Tuesday, August 31, 2010

Cruise Day 4-Tunisia, Africa



On Day 4, we booked the cruise's excursion for Tunisia.  It was much cheaper than the other excursions they offered, and we felt like being in a country where we had never been, it would be a good thing to have a tour guide.  We brought the girls with us, just so they could say, "I've been to Africa." But they did not want to go. They wanted to stay on the ship.  Throughout the day, though, I wished I would have left them on the ship.  They're bored with touring new countries now.  

So, we climbed on the tour bus and took a ride into the city of Tunis, Tunisia, Africa.  


I'll be honest. I don't remember much about this trip.  What I do know is this city dates back thousands of years.  A lot of the information was very interesting, it was just hard to retain because it was so hot, and I had grouchy kids.  So, you're all going to be so sad that I don't have a super long commentary.  ;)

There are just two things you should know about Tunisia.  The first known record is from the year 5,000 B.C. B.C.! 7,000 years.  And the first city "Carthage" that still has parts of it standing was built in the 9th Century B.C.    We saw lots of very old Roman bathhouses, archaeological sites and graves.  

The other thing to know is that it's not quite the "Africa" most people associate with the continent.  It is made up of mostly Arabic Muslims.  Much of the language was written in Arabic, but sometimes you'd see English.

First we visited an old water system that has been around since carrying water up to one of the oldest parts of the city, called Carthage.  It also gave us a good view of the Carthage up on the hill.  It actually was quite beautiful, but we didn't stay there long.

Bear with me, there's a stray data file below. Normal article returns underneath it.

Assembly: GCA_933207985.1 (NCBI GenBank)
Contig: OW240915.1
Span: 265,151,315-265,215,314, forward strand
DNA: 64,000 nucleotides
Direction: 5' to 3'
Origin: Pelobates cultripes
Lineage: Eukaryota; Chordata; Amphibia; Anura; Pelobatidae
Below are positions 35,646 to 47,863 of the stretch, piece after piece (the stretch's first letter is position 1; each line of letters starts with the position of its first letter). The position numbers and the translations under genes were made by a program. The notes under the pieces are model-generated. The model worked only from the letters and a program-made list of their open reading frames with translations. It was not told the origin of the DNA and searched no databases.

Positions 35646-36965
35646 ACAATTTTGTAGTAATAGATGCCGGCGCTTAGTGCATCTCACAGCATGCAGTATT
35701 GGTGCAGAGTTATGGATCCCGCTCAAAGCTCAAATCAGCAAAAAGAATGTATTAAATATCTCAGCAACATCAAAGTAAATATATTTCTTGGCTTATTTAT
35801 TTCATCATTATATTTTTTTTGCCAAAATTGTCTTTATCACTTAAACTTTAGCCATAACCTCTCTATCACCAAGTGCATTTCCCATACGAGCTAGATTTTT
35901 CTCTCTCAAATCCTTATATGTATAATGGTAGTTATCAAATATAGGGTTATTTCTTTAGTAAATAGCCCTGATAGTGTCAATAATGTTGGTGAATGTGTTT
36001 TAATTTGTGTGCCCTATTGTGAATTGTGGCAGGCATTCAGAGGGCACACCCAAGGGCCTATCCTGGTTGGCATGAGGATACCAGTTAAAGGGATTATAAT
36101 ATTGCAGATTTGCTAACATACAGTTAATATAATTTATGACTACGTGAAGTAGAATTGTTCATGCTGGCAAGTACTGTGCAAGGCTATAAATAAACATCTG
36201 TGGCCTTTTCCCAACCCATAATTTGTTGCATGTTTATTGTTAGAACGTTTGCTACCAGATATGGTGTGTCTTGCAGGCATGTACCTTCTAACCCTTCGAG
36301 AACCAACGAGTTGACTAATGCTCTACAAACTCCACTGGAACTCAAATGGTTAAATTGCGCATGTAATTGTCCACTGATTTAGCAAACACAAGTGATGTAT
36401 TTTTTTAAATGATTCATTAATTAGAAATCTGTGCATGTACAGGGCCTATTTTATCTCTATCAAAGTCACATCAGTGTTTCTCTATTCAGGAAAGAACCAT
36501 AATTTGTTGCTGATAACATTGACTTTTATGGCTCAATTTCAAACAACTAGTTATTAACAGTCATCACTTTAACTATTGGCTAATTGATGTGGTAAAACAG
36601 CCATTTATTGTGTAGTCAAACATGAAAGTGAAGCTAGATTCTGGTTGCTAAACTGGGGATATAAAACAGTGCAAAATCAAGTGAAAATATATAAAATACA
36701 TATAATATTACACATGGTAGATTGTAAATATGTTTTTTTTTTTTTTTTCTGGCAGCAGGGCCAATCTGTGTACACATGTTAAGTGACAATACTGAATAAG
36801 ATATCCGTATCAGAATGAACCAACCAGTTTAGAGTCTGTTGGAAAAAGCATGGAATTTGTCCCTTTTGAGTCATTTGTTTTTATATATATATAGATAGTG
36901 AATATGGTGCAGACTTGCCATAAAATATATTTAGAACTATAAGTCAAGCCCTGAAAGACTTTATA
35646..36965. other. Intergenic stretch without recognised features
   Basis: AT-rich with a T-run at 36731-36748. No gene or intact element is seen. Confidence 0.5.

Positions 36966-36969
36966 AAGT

Do I look like such a tourist or what?


A cool Stop sign

Brian looks like a tourist too! That was a last minute purchase because he lost his first hat.   We left it on the cruise ship after we realized we weren't as fond of it ON as it looked in the store.

The first archaeological site.  These are graves from an ancient Roman Empire.


An Ancient Bathhouse
This used to be two stories and a pretty impressive bathhouse with a full irrigation system.  They made a smaller replica of it (see picture below).










The irrigation system





The pillars in the background show where and how tall the second story would have been.

I just love "people pictures."

This was the main backdrop for the professional cruise photographer to take pictures.    As much as I wished we would have bought theirs cuz it was such good quality, we caught our own, so it's all good.  We took advantage of them knowing the good spot. :)


I wish this picture turned out better.  The pillar was pretty amazing.  Still in tact with the hand carvings for 1,000s of years.
Carthage Ruins
This is the oldest part of the city.  I didn't hear much of the commentary as I was chasing Spencer around.  But the jist was that it's old.  Really old.  And the statues they had were pretty cool.